13 if x, < x, then we can follow a syetric arguent to arrive at a contradiction. Thus x, = x. Consequently, x,t = x,t for all t [1, ] and we get h 1, (X ; x ; x M ) = h 1, (X ; x ; x M ) (19) Next, let us consider X +1 = (x +1,1,..., x +1,, x+1 ) where (x +1,1,..., x +1, ) iniizes h 1, (x; x ; x+1 ). Recalling xt is non-increasing in case (i) by Lea 5, we have X +1 X by Lea 4. In particular, x +1, x. Thus h 1,+1(X +1 ; x ; x M ) (2) h 1, ((x +1,1,..., x +1, ); x ; x M ) + g +1 (x+1 ) =h 1, ((x +1,1,..., x +1, ); x ; x By definition of X, we get ) + g +1 (x +1 ) h 1, ((x +1,1,..., x +1, ); x ; x ) (21) h 1, (X ; x ; x ) h 1, (X ; x ; x M ) Cobining equations (19), (2) and (21), we obtain h 1,+1(X +1 ; x ; x M ) h 1, (X ; x ; x M )+g +1 (x+1 ). By suing this equality for [t i 1, t i ), we have t i t=t i 1+1 g t (xt ) h 1,t i (X ti ; x ; x M ) h 1,t i 1 (X ti 1 ; x ; x M ). Since xt i 1 = x t i 1, xt i = x t i, we know that both X ti 1 and X ti are prefixes 2 of the offline solution x, thus X ti 1 is the prefix of X ti. Expanding out h ( ) in the above inequality gives (18), which copletes case (i). In case (ii), i.e., segents where xt < x for all t (t i 1, t i ), a parallel arguent shows that (18) again holds. To coplete the proof we cobine the results fro case (i) and case (ii), suing equation (18) over all segents (and the additional ties when xt = x t ). We can now prove the copetitive ratio in Theore 3. Lea 8. cost(x ) cost(x ) + 2cost s (X ). Thus, LCP(w) is 3-copetitive for the data center optiization (1). Proof: Cobining Lea 7 and Lea 6 gives that cost(x LP C(w) ) cost(x ) + β x t x t 1. Note that, because both LCP(w) and the optial solution start and end with zero servers on, we have T x t x t 1 = 2 T (x t x t 1) +, which copletes the proof. All that reains for the proof of Theore 3 is to prove that the bound of 3 on the copetitive ratio is tight. Lea 9. The copetitive ratio of LCP(w) is at least 3. Proof: The following is a faily of instances paraeterized by n and 2, whose copetitive ratios approach the bound of 3. The operating cost for each server is defined as f(z) = z + f for z 1 and f(z) = otherwise, 2 That is, X ti 1 is the first t i 1 coponents of x and X ti is the first t i coponents of x. whence g t ( ) = f(λ t / ). The switching cost is β =.5. 1 Let δ (1, 1.5) be such that n = log δ δ 1. The arrival rate at tie i is λ i = δ i 1 for 1 i n, and λ i = for n < i T, where T > β/f + n with f = β(δ 1) n(δ n 1). For the offline optiization, denote the solution by vector x. First note that x i = x n for i [1, n] since x i is nondecreasing for i [1, n] and, for the above f, d dx [xf(λ i/x)] < for x [λ i, x n]. (22) Moreover, x i = for i [n + 1, T ]. Hence the iniu cost is n λ i i=1 (x + (nf + β)x n. Then by the first order n (stationarity) condition ) 1 we get (x n) = (nf + β)(δ 1) ( 1)(δ n 1), (23) which is saller than λ n because nf + β 1, 1 1 and δ > 1. Thus it is feasible (f(λ i /x n) is finite). The cost for the offline optial solution is then C = 1 (nf + β)x n. We consider with w = before considering the general case. Let C [i,j] denote the cost of LCP() on [i, j]. For the online algorith LCP(), denote the result by vector ˆx. We know ˆx i is actually atching x L i in [1, n] (x U i is not less than x i = x n), thus ˆx i is non-decreasing for i [1, n] and ˆx n = x n. By the sae arguent as for x n, we have =1 (ˆx ) = (f + β)(δ 1) ( 1)(δ 1) Thus the cost for LCP() in [1, n] is n ( ) λ C [1,n] = (ˆx ) 1 + f ˆx + βx n > > = Thus by (23) C [1,n] x n ) 1 n ( δ ( 1) (f + β)(δ 1) ( 1)(δ 1) =1 ( β(δ ) 1 1) n δ + βx n 1 =1 ( β(δ ) 1 1) δ n 1 1 (δ 1)δ 1 + βx n (24) + βx n δ n 1 > (δ n 1) β(δ 1) 1/ ( 1)(δ 1)δ 1 + β > δn 1 β(δ 1) δ n ( 1)(δ 1)δ 1 + β As n, both δ 1 and (δ n 1)/δ n 1, since n =. Since is independent of δ, L Hospital s Law gives log δ 1 δ 1 C [1,n] li n x li n δ 1 βδ 1 ( 1)(δ 1 ( 1)δ 2 ) + β = 1 β + β Now let us calculate the cost for LCP() in [n + 1, T ]. For > n, by LCP(), we know that x will stay constant 13

14 until it hits the upper bound. Let X = {x,t } be the solution of optiization (6) in [1, ] for any > n. We now prove that for such that ( n)f < β, we have x, x n, and thus ˆx = x n. Note that x,n x n since x n belongs to the lower bound. Given x,n, we know that x,n+1,..., x, is the solution to the following proble: iniize f X,t + β (X,t 1 X,t ) + t=n+1 subject to X,t t=n+1 Let x in = in{x,n,..., x, }. Then f x,t + β (x,t 1 x,t ) + t=n+1 t=n+1 t=n+1 f x in + β(x,n x in ) ( n)f x,n The last inequality is obtained by substituting β > ( n)f. We can see that x,i = x,n (i [n + 1, ]) is a solution, thus x, x n. (Recall that, if there are ultiple solutions, we take the axiu one). Therefore, we have C [n+1,] = ( n)f x n. Since f as δ 1, we can find an so that ( n)f β, and thus C [n+1,] βx n. (25) By cobining the cost for LCP() in [1, n] and [n + 1, T ], we have C [1,T ] /C 1 β + 2β 1 (nf + β) = 3 2/ 1 + nf /β. Using the relationship between n, f and δ, we can choose a large enough and n to ake this arbitrarily close to 3. This finishes the proof for LCP(). Now let us consider LCP(w) for w >. Denote the solution of LCP(w) by ˆx. At tie [1, n w], LCP(w) solves the sae optiization proble as LCP() does at + w. Thus ˆx = ˆx +w of LCP(). Thus C [1,n w] = = ( λ (ˆx ) 1 + f ˆx n ( 1 δ w n w =1 =1+w ) + βx n λ (ˆx ) 1 + f ˆx ) + βx n 1 > δ w C [1+w,n] By pushing n, and hence δ 1, we have C [1,n w] /C [1,n] 1. And for > n + 1, if f ( n) < β, then C [n+1, w] = ( w n)f x n. By pushing δ 1, we can find a such that C [n+1, w] βx n, the sae as (25). Therefore, as δ 1, we have C [1,T ] /C [1,T ] 1, thus the supreu over arbitrarily large 2 and arbitrarily sall δ > 1 of the copetitive ratio of LCP(w) on this faily is also 3. Finally, the following lea ensures that the optiizations solved by LCP(w) at each tieslot reain sall. Lea 1. If there exists an index [1, t 1] such that x U t,+1 < x U t, or x L t,+1 > x L t,, then (x U t,1,..., x U t, ) = (x L t,1,..., x L t, ). No atter what the future functions g i ( ) are, solving either (5) or (6) in [1, t ] for t > t is equivalent to solving two optiizations: one over [1, ] with initial condition x and final condition x U t, and the second over [ +1, t ] with initial condition x U t,. Proof: Consider the case x L t,+1 > x L t,. By the copleentary slackness conditions (12), the corresponding dual variable ν +1 = β. Based on the arguent in the proof of Theore 2, we know the dual proble up to tie is (14), which is identical to (15), the dual proble of (6). Since the optial x i depends only on ν i and ν i+1, the optial x i for i are copletely deterined by ν i for i [1, + 1], with ν +1 = β. Hence (x L t,1,..., x L t, ) = (x U t,1,..., x U t, ). The proof for the case x U t,+1 < x U t, is syetric. Notice that (x U t,1,..., x U t,t) iniizes h 1,t(x; x ; x M ) and thus h 1,t (x; x ; x M ) based on Lea 3, (x L t,1,..., x L t,t) iniizes h 1,t (x; x ; ). No atter what the future functions g i ( ) are, the first t entries of its solution ust iniize h 1,t (x; x ; +1 ) for soe +1 [, x M ] by the axiality of x M. Based on Lea 4, the first t entries are bounded by (x U t,1,..., x U t,t) and (x L t,1,..., x L t,t). However, we have seen that (x U t,1,..., x U t, ) = (x L t,1,..., x L t, ), thus the first entries of its solution are equal to (x U t,1,..., x U t, ) no atter what the future is. Minghong Lin received the B.Sc. degree in Coputer Science fro University of Science and Technology of China in 26, and the M.Phil degree in Coputer Science fro the Chinese University of Hong Kong in 28. Currently he is a Ph.D. student in Coputer Science at California Institute of Technology. His research interests include energy efficient coputing, online algoriths and nonlinear optiization. He has received best paper award at IEEE INFOCOM 11, IGCC 12 and best student paper award at ACM GREENMETRICS 11. Ada Wieran is an Assistant Professor in the Departent of Coputing and Matheatical Sciences at the California Institute of Technology, where he is a eber of the Rigorous Systes Research Group (RSRG). He received his Ph.D., M.Sc. and B.Sc. in Coputer Science fro Carnegie Mellon University in 27, 24, and 21, respectively. He received the ACM SIGMETRICS Rising Star award in 211, and has also received best paper awards at ACM SIGMETRICS, IFIP Perforance, IEEE INFOCOM, and ACM GREENMETRICS. He has also received ultiple teaching awards, including the Associated Students of the California Institute of Technology (ASCIT) Teaching Award. His research interests center around resource allocation and scheduling decisions in coputer systes and services. More specifically, his work focuses both on developing analytic techniques in stochastic odeling, queueing theory, scheduling theory, and gae theory, and applying these techniques to application doains such as energy-efficient coputing, data centers, social networks, and the electricity grid. 14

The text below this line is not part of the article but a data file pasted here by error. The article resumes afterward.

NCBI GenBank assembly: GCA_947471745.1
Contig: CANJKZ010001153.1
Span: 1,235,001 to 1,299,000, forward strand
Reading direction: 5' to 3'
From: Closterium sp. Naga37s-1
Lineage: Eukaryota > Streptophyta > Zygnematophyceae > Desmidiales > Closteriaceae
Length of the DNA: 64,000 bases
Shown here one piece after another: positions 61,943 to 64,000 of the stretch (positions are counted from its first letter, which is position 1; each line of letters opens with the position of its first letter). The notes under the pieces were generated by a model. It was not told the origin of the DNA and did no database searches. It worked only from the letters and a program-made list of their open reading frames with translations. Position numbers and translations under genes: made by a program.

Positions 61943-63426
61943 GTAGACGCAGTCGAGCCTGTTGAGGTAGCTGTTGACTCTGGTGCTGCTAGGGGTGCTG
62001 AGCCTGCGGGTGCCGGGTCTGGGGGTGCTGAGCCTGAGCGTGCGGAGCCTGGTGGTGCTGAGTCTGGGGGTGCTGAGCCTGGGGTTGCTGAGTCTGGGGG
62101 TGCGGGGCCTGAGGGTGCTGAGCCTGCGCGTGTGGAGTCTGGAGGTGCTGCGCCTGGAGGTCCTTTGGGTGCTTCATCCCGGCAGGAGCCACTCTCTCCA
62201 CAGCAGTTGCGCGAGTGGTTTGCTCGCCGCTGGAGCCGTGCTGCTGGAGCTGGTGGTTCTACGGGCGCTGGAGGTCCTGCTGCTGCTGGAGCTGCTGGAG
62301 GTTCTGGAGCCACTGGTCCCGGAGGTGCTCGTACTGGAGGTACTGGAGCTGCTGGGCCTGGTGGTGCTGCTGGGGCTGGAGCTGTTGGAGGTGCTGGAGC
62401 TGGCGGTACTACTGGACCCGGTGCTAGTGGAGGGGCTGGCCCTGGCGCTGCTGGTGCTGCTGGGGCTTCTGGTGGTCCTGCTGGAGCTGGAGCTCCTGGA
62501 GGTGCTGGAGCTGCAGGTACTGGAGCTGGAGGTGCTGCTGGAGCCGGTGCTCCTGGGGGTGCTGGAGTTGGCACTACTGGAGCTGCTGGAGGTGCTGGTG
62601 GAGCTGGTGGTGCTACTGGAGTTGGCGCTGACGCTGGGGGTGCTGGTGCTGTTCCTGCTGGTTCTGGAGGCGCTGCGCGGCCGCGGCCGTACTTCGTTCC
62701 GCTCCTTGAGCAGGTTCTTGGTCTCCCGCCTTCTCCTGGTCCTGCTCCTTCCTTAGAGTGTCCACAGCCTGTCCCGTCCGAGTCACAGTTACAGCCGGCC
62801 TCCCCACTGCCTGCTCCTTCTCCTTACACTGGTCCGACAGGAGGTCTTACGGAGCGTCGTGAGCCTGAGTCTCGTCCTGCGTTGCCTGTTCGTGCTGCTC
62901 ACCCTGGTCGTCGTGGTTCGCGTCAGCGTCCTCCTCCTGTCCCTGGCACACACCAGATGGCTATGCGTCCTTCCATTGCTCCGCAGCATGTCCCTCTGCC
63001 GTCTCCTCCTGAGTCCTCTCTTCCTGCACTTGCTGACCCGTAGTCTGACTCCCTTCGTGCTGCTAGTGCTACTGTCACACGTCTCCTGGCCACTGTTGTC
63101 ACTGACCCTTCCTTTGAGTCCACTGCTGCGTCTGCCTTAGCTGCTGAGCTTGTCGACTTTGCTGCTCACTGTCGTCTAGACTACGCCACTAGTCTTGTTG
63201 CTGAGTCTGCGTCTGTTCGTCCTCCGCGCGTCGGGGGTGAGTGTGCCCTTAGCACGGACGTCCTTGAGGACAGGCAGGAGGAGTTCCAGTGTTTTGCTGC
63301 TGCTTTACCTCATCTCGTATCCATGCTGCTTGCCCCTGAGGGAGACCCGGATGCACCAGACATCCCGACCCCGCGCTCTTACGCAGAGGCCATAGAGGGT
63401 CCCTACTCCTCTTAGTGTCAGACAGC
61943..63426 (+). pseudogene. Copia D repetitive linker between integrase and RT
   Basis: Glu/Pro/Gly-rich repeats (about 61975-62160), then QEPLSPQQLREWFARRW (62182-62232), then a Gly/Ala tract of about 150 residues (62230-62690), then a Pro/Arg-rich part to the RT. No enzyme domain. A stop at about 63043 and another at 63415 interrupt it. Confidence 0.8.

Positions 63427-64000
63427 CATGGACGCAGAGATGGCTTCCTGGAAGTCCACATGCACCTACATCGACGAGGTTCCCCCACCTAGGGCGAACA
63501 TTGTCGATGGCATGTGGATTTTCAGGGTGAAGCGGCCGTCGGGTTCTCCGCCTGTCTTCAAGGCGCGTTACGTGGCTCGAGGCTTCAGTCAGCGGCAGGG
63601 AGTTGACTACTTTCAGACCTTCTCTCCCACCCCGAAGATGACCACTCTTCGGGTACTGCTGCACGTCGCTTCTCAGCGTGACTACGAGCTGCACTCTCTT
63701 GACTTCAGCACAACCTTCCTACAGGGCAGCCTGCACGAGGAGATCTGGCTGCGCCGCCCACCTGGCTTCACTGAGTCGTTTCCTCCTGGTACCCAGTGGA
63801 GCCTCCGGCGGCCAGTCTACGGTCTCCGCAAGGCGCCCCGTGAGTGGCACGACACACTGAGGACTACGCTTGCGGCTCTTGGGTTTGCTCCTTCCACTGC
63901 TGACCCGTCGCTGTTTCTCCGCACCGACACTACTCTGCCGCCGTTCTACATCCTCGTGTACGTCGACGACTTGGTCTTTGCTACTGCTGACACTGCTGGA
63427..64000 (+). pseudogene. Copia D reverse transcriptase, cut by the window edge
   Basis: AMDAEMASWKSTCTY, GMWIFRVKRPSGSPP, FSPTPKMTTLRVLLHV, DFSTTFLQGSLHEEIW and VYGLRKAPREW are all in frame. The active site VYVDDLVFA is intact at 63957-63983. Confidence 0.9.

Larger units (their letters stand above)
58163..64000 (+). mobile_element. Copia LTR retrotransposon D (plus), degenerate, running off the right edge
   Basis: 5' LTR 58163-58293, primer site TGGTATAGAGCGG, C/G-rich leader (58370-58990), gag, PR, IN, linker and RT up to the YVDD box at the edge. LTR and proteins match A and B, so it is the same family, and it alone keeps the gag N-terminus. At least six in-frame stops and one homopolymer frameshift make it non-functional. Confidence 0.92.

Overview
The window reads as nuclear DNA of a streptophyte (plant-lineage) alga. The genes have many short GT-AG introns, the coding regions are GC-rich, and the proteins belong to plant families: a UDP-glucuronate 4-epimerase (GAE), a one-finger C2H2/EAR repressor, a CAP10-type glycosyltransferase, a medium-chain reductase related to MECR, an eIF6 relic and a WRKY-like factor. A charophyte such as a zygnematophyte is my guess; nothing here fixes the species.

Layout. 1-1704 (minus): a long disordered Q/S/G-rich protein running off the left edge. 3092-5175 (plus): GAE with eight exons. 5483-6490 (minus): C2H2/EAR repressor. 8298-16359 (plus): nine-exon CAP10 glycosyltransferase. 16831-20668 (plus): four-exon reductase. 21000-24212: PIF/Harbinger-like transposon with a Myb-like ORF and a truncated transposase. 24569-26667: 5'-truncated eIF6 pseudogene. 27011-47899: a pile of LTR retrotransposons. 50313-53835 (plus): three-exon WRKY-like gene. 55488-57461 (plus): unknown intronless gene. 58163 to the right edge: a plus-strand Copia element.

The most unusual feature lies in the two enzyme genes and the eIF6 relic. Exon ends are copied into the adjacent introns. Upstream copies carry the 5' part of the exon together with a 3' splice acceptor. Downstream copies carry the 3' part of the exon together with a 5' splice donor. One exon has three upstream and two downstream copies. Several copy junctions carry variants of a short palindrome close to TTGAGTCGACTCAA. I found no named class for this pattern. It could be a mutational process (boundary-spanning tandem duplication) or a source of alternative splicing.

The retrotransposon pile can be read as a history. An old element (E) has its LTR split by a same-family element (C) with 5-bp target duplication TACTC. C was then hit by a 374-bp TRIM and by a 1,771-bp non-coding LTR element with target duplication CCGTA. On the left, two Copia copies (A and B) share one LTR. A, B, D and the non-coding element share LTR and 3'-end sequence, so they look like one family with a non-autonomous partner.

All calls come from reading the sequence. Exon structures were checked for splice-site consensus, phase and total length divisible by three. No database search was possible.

15 Lachlan Andrew (M 97-SM 5) received the B.Sc., B.E. and Ph.D. degrees in 1992, 1993, and 1997, fro the University of Melbourne, Australia. Since 28, he has been an associate professor at Swinburne University of Technology, Australia, and since 21 he has been an ARC Future Fellow. Fro 25 to 28, he was a senior research engineer in the Departent of Coputer Science at Caltech. Prior to that, he was a senior research fellow at the University of Melbourne and a lecturer at RMIT, Australia. His research interests include energy-efficient networking and perforance analysis of resource allocation algoriths. He was corecipient of the best paper award at IGCC212, IEEE INFOCOM 211 and IEEE MASS 27. He is a eber of the ACM. Eno Thereska received his PhD (ECE, 27), Masters (ECE, 23) and Bachelor (ECE + CS + Math inor, 22) degrees all fro Carnegie Mellon. He s been a Researcher with Microsoft Research since 27. He has broad interests in systes but also enjoys venturing into other areas occasionally, like achine learning and HCI. He was co-recipient of the best paper award at IEEE INFOCOM 211 and Usenix FAST 25, and the best student paper at Usenix FAST